Who knows? He may turn and have pity and leave behind a blessing.
Joel proposes this in the middle of a grim prophecy. Israel is about to be attacked from all sides. An army of locusts is heading her way to devour everything in its wake. They’ll obscure the sun, thrusting Israel into relentless night. There’ll be no stopping them. They’ll create such an uproar they’ll sound like chariots rumbling over the land. Their path will turn Israel’s green gardens into a desert.
Of course, Joel is speaking metaphorically. Yet we all suffer locusts—swarming pests, intent on ruining everything that sustains us. Alone or in small groups, they’re harmless. As their number grows, though, they’re a fearsome threat. They block all light of truth. They raise such a fury no voice of reason is heard above their racket. They destroy hope and confidence, unconcerned and unconscious about the impoverished conditions caused by their onslaught. If none of this resonates, watch cable news or listen to talk radio. It’s all locusts, all the time.
There are several aspects of locust behavior we should know. Overcrowding leads to proliferation. Constant bumping into one another excites them to reproduce rapidly. So the more there are, the more there will be—for a while, at least. Eventually, however, their numbers grow too large to feed and they have nowhere left to go. They begin dying off by the thousands. Then something truly fascinating happens. Their rotting carcasses make excellent fertilizer! The country they destroyed springs back, richer, greener, and more productive than before the swarm’s attack.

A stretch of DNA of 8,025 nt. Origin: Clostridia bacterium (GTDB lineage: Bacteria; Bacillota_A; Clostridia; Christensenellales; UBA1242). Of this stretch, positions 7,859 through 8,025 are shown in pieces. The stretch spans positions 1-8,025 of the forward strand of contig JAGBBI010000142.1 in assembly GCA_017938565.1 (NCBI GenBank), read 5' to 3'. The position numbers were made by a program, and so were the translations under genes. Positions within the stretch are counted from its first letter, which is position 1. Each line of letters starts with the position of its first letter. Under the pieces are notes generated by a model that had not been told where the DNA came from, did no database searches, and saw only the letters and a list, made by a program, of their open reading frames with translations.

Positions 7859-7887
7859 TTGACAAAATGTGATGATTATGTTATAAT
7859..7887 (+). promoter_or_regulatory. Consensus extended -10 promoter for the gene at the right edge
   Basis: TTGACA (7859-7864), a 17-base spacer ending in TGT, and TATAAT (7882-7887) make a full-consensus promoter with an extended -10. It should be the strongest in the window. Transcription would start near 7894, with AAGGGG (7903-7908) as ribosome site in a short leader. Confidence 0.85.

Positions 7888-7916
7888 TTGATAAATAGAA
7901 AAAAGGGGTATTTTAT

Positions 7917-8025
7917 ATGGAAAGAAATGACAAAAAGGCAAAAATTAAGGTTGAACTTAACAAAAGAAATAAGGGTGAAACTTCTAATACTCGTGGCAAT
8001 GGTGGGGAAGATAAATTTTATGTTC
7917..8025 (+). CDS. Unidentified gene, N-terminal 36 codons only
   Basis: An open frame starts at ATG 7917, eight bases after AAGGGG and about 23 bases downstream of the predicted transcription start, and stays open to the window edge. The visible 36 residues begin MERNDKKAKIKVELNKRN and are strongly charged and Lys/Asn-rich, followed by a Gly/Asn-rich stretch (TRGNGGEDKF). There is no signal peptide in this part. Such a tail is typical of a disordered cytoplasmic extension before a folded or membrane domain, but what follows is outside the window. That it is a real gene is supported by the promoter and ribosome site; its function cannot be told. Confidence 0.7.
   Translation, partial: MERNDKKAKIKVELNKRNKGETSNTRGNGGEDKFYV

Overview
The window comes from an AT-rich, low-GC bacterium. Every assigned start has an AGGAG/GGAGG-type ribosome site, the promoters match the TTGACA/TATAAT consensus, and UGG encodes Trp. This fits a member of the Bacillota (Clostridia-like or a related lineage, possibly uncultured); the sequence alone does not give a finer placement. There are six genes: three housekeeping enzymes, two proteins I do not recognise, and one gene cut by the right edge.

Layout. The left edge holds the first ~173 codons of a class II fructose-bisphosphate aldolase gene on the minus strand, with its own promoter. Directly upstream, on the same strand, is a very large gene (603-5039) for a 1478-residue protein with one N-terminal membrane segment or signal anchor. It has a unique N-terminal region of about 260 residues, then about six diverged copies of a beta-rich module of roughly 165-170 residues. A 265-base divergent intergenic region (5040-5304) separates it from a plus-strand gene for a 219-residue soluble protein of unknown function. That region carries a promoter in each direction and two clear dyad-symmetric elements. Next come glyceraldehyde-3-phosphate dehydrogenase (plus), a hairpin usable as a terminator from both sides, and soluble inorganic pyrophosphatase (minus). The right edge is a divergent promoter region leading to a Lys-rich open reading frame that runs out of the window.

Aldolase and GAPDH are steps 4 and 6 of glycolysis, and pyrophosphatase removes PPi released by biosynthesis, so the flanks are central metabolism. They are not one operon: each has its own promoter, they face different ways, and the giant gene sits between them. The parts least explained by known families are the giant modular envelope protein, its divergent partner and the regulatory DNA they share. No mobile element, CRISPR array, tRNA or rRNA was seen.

Joel’s prophecy turns on this phenomenon. God vows to drive the swarm “into a parched and barren land… its stench will go up; its smell will rise… I will repay you for the years the locusts have eaten… You will have plenty to eat, until you are full, and you will praise the name of the LORD your God, who has worked wonders for you; never again will my people be shamed.”
When we feel besieged, stripped of all dignity and hope, it’s vital to know by faith that God will leave behind a blessing. Our short-term inconvenience is meant for our long-term improvement. What’s been taken from us will be repaid many times over. Our lives will be more productive. Our faith will thrive. Our confidence will grow deeper roots. These and many other blessings are why fertilizer happens.
(This post was inspired by a sermon of Bishop Randy White, Church Without Walls, Tampa, Florida.)
Fertilizer waiting to happen...
(Tomorrow: When the Spirit Prays)
Postscript: Mompriest & Company
Feminist Theology in an Age of Fear and Hope is an enormously rich blog I came upon via Here I Am Lord. It’s a product of the Women’s Ministry at the National Episcopal Church Center in New York and welcomes everyone to its conversation with this:
Here is a place for people of faith to ponder the various ways we know God in the world, and, in one another.
Its host, Mompriest, and numerous other writers offer a feast of faith. Its thoughtfully prepared meditations span subjects important to all believers, male and female. Much as Straight-Friendly’s content attempts to stress universal principles underlying its GLBT perspective, Mompriest & Company use a feminist prism to break forth the Bible’s full spectrum of meaning. Every post brings fresh insights and reinforces timeless truth. The writers there have a special gift for challenging the mind and soothing the spirit at the same time. Anyone seeking deeper knowledge of his/her faith should make Feminist Theology a regular habit.